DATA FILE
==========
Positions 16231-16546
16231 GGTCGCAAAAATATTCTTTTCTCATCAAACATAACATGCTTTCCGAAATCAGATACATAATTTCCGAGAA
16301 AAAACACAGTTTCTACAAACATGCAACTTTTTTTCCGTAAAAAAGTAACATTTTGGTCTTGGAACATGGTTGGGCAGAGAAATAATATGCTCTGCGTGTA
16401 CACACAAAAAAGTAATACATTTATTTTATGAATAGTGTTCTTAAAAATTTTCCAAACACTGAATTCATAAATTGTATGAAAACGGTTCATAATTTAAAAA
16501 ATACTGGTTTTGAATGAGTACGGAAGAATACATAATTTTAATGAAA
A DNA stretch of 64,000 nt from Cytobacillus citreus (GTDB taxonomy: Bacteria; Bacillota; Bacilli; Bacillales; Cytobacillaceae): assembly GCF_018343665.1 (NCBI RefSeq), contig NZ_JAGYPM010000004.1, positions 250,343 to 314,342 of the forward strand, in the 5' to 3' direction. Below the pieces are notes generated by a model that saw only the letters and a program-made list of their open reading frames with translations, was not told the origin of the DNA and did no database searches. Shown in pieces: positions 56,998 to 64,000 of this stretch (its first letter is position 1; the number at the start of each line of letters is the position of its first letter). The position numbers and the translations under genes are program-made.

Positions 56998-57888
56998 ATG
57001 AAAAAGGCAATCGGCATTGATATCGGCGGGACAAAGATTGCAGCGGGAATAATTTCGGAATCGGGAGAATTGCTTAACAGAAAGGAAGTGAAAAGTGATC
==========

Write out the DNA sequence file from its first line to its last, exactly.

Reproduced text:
Positions 16231-16546
16231 GGTCGCAAAAATATTCTTTTCTCATCAAACATAACATGCTTTCCGAAATCAGATACATAATTTCCGAGAA
16301 AAAACACAGTTTCTACAAACATGCAACTTTTTTTCCGTAAAAAAGTAACATTTTGGTCTTGGAACATGGTTGGGCAGAGAAATAATATGCTCTGCGTGTA
16401 CACACAAAAAAGTAATACATTTATTTTATGAATAGTGTTCTTAAAAATTTTCCAAACACTGAATTCATAAATTGTATGAAAACGGTTCATAATTTAAAAA
16501 ATACTGGTTTTGAATGAGTACGGAAGAATACATAATTTTAATGAAA
A DNA stretch of 64,000 nt from Cytobacillus citreus (GTDB taxonomy: Bacteria; Bacillota; Bacilli; Bacillales; Cytobacillaceae): assembly GCF_018343665.1 (NCBI RefSeq), contig NZ_JAGYPM010000004.1, positions 250,343 to 314,342 of the forward strand, in the 5' to 3' direction. Below the pieces are notes generated by a model that saw only the letters and a program-made list of their open reading frames with translations, was not told the origin of the DNA and did no database searches. Shown in pieces: positions 56,998 to 64,000 of this stretch (its first letter is position 1; the number at the start of each line of letters is the position of its first letter). The position numbers and the translations under genes are program-made.

Positions 56998-57888
56998 ATG
57001 AAAAAGGCAATCGGCATTGATATCGGCGGGACAAAGATTGCAGCGGGAATAATTTCGGAATCGGGAGAATTGCTTAACAGAAAGGAAGTGAAAAGTGATC